[EE]: How do you organize your 'notes'

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[EE]: How do you organize your 'notes'

Neil Cherry-3
The 'hiring firmware people' thread got me to thinking about asking this
question:

How do you organize your notes so you can find them later for reference?

At the moment I have about 7 years worth of notes with code and links and
other references kept inside Emacs and org-mode (it's text base so I can
look at it with any editor). I use a lot of features such as links (URLs
and local file links and same file links), block mode (usually executable
code fragments) and notebooks pointing to notebooks pointing to notebooks.
Problem is that I'm beginning to find that I can't recall some detail that
would lead me back to the specific notes. Lots of my projects have odd
names or worse geek-code (letters and numbers - not as bad as UUIDs).

I have attempted to use MS notes but find it annoying and limited (no
lisp ;-) ). So I tend to take my org notes and print them out to a nice
format MS Notes can use and stored them there. But Note's search is worse
than my gigs of org files. I do have Unix tools on Windows and I have been
using grep -rn . -e 'whatever' which helps but as the data grows the time
it takes is getting worse.

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Re: [EE]: How do you organize your 'notes'

James Cameron-2
I've been using emacs in text mode for a few decades.  A single file
for work and play.  New stuff is put at the top.  I've macros for
inserting the date and time.  I link out to the filesystem for code
greater than a line or two.

My current file was started 2009-11-03 when I joined OLPC, and is
112597 lines as of today.  That's about 30 lines a day.

Whenever I've struggled to find something, when I do find it I add the
keywords that I had expected to find it with.  This tunes my search
practice to compensate for normal memory loss and reassociations.
Failed searches are inserted at top of the file; they are an activity
after all.

The file is not under change control, but there are multiple backups.

I'd call it a journal, or an engineering notebook.

Some projects have their own file, which ceases to be maintained once
the project becomes idle.  Usually no more than a few hundred lines
each, and about 132 of them on my system today.

I've keyboard macros that open selected string as a URL, or as a file
in a new buffer.

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Re: [EE]: How do you organize your 'notes'

Ryan O'Connor
In reply to this post by Neil Cherry-3
I saw Russell's when I visited him, and in the interest of improving his
security, I'll share it here (you're welcome, Rus). He has tons of nested
folders where he downloads everything from PDFs to web pages with important
research and images of circuit diagrams. They are all filed in a hierarchy
under project names, research topic, or year, whichever is most relevant to
the collection. He then uses shell commands to quickly browse through the
folders of files and something like irfanview to popup images to show
people. Years of practice has made him quite efficient at this, and his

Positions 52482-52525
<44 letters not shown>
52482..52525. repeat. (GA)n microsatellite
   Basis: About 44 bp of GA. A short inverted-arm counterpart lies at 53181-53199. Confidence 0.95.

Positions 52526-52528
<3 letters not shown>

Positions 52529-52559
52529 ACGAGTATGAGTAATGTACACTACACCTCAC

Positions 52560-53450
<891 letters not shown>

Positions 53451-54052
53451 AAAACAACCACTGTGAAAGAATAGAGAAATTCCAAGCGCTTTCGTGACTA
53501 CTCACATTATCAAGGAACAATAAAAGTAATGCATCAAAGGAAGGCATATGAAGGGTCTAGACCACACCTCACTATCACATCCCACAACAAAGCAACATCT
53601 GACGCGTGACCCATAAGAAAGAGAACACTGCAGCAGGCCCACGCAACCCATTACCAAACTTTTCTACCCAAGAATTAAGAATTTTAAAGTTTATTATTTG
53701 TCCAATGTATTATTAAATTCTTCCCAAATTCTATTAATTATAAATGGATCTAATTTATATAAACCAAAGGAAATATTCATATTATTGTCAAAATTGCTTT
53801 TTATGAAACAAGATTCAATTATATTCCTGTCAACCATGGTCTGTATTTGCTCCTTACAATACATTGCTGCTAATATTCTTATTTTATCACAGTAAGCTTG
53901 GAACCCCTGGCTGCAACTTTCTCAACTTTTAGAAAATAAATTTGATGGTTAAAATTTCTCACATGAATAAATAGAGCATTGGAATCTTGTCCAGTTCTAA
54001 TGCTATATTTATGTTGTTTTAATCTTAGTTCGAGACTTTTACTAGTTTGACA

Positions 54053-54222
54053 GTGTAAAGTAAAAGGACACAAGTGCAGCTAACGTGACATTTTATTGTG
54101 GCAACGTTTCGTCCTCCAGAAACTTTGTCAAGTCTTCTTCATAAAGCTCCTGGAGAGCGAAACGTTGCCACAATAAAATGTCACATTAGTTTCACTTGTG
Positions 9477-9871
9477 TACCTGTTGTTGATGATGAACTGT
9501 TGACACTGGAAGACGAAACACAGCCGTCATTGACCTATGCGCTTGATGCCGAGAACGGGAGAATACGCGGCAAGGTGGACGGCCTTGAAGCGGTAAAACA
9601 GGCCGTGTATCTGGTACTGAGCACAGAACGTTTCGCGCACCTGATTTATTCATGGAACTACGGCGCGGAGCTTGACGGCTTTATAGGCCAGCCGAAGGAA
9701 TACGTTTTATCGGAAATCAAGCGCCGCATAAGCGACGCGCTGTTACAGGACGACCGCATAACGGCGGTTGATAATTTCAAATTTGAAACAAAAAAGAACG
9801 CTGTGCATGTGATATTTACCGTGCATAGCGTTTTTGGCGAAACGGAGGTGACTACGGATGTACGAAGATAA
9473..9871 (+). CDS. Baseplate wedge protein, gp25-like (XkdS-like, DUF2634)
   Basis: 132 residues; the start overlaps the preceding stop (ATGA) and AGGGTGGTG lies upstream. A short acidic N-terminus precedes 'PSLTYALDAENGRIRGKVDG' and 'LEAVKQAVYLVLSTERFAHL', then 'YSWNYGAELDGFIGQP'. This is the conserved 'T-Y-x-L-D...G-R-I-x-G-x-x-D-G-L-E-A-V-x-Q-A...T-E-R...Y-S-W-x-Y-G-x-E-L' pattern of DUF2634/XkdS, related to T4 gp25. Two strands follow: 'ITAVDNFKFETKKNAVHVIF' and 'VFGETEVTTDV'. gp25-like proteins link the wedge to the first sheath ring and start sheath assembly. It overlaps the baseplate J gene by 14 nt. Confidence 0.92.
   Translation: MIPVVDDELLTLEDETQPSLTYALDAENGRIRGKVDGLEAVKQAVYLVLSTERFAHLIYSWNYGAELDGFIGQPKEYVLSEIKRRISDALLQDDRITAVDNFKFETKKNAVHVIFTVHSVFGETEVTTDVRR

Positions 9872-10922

monitors are "bloody huge" in physical size which helps with all the text.
Additionally, he supplements this with nested bookmark folders for active
research and links he wishes to keep live (Rus, feel free to clarify this
distinction). Am I close?

As for me, I just remember everything by keywords that I later type back
into google (yes, for the last 10 or so years of information, our brains
are awesome). It's surprisingly worked for me, except for in private
intranets at work where I have to use browser bookmarks.

On Wed, 18 Nov 2020 at 12:10, Neil Cherry <[hidden email]> wrote:

> The 'hiring firmware people' thread got me to thinking about asking this
> question:
>
> How do you organize your notes so you can find them later for reference?
>
> At the moment I have about 7 years worth of notes with code and links and
> other references kept inside Emacs and org-mode (it's text base so I can
> look at it with any editor). I use a lot of features such as links (URLs
> and local file links and same file links), block mode (usually executable
> code fragments) and notebooks pointing to notebooks pointing to notebooks.
> Problem is that I'm beginning to find that I can't recall some detail that
> would lead me back to the specific notes. Lots of my projects have odd
> names or worse geek-code (letters and numbers - not as bad as UUIDs).
>
> I have attempted to use MS notes but find it annoying and limited (no
> lisp ;-) ). So I tend to take my org notes and print them out to a nice
> format MS Notes can use and stored them there. But Note's search is worse
> than my gigs of org files. I do have Unix tools on Windows and I have been
> using grep -rn . -e 'whatever' which helps but as the data grows the time
> it takes is getting worse.
>
> --
> Linux Home Automation         Neil Cherry       [hidden email]
> http://www.linuxha.com/                         Main site
> http://linuxha.blogspot.com/                    My HA Blog
> Author of:      Linux Smart Homes For Dummies
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Re: [EE]: How do you organize your 'notes'

Neil Cherry-3
In reply to this post by James Cameron-2
On 11/17/20 6:47 PM, James Cameron wrote:

> I've been using emacs in text mode for a few decades.  A single file
> for work and play.  New stuff is put at the top.  I've macros for
> inserting the date and time.  I link out to the filesystem for code
> greater than a line or two.
>
> My current file was started 2009-11-03 when I joined OLPC, and is
> 112597 lines as of today.  That's about 30 lines a day.
>
> Whenever I've struggled to find something, when I do find it I add the
> keywords that I had expected to find it with.  This tunes my search
> practice to compensate for normal memory loss and reassociations.
> Failed searches are inserted at top of the file; they are an activity
> after all.
>
> The file is not under change control, but there are multiple backups.
>
> I'd call it a journal, or an engineering notebook.
>
> Some projects have their own file, which ceases to be maintained once
> the project becomes idle.  Usually no more than a few hundred lines
> each, and about 132 of them on my system today.
>
> I've keyboard macros that open selected string as a URL, or as a file
> in a new buffer.
>

Thanks